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Side C spring broken

1516 Views 7 Replies 4 Participants Last post by  Stephen Howard
I've got a side C spring broken on my vintage Selmer Radio Improved tenor (© 1936). I've done quite a few routine repairs to this sax with the aid of Stephen Howard's superb Saxophone Manual including other spring replacements, pad replacements, leak repairs, new neck cork and such like, but this one's different.

This spring has snapped off just inside the pillar and there's none of the spring protruding. Stephen mentions this 'worst case' situation in his manual and explains how to use a spring punch to get the stub out but I've tried that with no joy, I just can't budge this stub and anyway I'm a bit scared of distorting the pillar. Stephen also mentions the use of spring stub extractor pliers, but they are a very expensive tool.

I'm secretly hoping that Stephen monitors this topic and can give me some advice. I wonder if a touch of heat would help, or would that melt the pillar solder?

OK, I can hear everyone screaming at me ..."Take it to a tech"...and yes I'll do that if I completely fail to budge this spring stub, but once the stub's out it's a piece of cake to replace the spring, and very cheap too since I've got a selection of blue steel springs in my repair kit ready to replace it with.
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It rather sounds like the nightmare scenario!

In such situations not even a spring punch will guarantee success, nor a pair of spring pliers. Such tools tend to rely on a more or less flat face to work against. In this case, where the spring has splintered, any sort of wedge will tend to jam the splinter against the wall of the spring hole.

What's likely to work best is a punch that's the same diameter as the hole, with perhaps the slightest chamfer on the tip. What this will do is catch on the splinter and, hopefully, break it down.
Thing is, without being able to push a spring through the hole you're going to have to take a best guess as to the right diameter.

As you don't have the proper pliers I'll detail the 'botch' method.
You'll need a small piece of wood - at least the width of the jaws of your plier...and about 5mm thick. You'll need a couple of small blobs of blu-tack.
Take a spring of the right size run a sharpening stone around the end (not the tip) of the spring, just to take the edge off. If the end isn't flat, dress that too.
Now cut the spring about 7mm down from the end. If you poke the end into a blob of blu-tack that's been pressed onto a table it will help prevent the stub from flying off.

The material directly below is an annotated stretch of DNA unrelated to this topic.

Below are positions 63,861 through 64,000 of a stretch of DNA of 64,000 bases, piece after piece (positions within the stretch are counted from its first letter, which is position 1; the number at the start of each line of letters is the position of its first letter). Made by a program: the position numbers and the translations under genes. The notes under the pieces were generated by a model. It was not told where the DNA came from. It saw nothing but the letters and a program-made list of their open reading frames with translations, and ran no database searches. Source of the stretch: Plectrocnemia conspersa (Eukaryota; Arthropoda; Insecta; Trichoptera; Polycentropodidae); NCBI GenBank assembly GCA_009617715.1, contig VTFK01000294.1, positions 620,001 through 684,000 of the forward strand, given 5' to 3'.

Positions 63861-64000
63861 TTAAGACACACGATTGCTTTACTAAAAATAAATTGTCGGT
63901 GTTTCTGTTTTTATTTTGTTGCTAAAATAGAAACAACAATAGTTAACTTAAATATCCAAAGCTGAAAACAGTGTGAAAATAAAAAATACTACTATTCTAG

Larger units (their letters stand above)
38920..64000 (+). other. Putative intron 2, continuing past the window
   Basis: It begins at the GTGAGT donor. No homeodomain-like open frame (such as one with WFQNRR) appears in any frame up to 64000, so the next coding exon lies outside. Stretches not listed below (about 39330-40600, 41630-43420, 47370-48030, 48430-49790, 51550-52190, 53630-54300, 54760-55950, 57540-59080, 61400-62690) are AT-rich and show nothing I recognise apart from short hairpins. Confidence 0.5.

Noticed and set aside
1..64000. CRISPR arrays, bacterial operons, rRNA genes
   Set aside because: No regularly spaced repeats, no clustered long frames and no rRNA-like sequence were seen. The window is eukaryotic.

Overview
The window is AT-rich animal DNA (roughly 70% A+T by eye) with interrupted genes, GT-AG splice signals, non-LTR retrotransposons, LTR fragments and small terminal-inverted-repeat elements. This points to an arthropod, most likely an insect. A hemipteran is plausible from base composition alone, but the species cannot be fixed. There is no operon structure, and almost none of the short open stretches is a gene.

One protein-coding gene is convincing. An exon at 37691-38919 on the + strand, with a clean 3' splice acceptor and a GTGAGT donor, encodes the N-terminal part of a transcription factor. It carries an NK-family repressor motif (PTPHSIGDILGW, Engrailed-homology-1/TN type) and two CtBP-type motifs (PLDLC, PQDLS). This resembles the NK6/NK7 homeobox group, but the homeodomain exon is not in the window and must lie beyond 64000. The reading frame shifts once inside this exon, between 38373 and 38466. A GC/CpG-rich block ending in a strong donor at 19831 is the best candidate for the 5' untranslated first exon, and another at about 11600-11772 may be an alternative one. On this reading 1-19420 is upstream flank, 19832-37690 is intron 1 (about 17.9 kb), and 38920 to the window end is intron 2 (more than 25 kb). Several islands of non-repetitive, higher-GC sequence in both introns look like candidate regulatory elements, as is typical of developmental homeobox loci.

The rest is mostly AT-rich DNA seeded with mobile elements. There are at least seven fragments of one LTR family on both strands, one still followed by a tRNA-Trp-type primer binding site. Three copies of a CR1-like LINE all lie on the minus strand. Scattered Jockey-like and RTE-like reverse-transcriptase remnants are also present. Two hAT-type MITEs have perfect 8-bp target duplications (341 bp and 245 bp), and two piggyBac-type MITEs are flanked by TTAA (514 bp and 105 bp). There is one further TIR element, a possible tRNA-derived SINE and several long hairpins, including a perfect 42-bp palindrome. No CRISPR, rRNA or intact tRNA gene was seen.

Now place a small blob of blu tack on the pillar, just under the spring hole. You're going to use this blob to support and hold the small stub in place. Position the stub on the blu tack and adjust it so that it lines up with the spring hole.

Now place a small blob of blue tack on the other side of the pillar, over the spring wedge - then press your small piece of wood against it. This is going to be the spot at which one of the jaws of the pliers will rest. If the spring comes out it will have no trouble penetrating the wood.

So, place one jaw over the wood and place the other over the stub you made.
If you're using smooth jawed pliers it's going to be a bit tricky to keep the jaw on the it might be worth using serrated jawed pliers.
You now have the pliers securely in place - the rear of the pillar is protected and the stub is held in place by the blu tack and the other jaw of the pliers.
You may now squeeze the jaws together.

You're not aiming to push the stuck stub completely out, you only want to move it at this stage. Take care not to allow the jaw over the stub to touch the pillar...if it's serrated it will mark it.
If all goes well the stub should be driven in and should fold up the splinter before driving the spring out into the wood.

For best results you should use a pair of pliers with a parallel jaw action. If using ordinary pliers you'll have to be more diligent about where the force is going...otherwise the stub will fly off.

Heat will certainly help, as will oil. If you're worried about getting the pillar too hot use a cotton bud dipped in water to test against the base of the pillar as you heat it. As soon as it goes 'ttsshhh' when you touch the pillar you'll know you're about as hot as you need to go, and still some way off the temperature at which the solder will melt. Be careful though - the temperature will rise rapidly as you heat the pillar.

You should also keep in mind that the more attempts to make to force the spring out at this point, the more difficult you're going to make the job should you end up taking it to a repairer.

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Forgive me for jumping into something I know nothing about, but I'm wondering if maybe a VERY small drill bit or even another similarly sized spring (round, I assume) could be chucked into a hi-speed electric drill to either drill the broken end flat OR just drill through the hole. Let the yelling begin . . . DAVE
Very much a last resort.
If you've got a fine enough dental driver you could possibly grind the stub out - but spring steel is tough stuff and there will always be a tendency to slip off the job.

In such cases you're often better off drilling a new hole - though there's always the alum method.

Patience and careful persistance usually wins through.

Glad it worked out in the end!
I like the clingfilm and foam idea - that's a keeper!

The alum method was discussed on, I think, Curt's (Musicmedic) site - it's a chemical method of breaking down ferrous metal.

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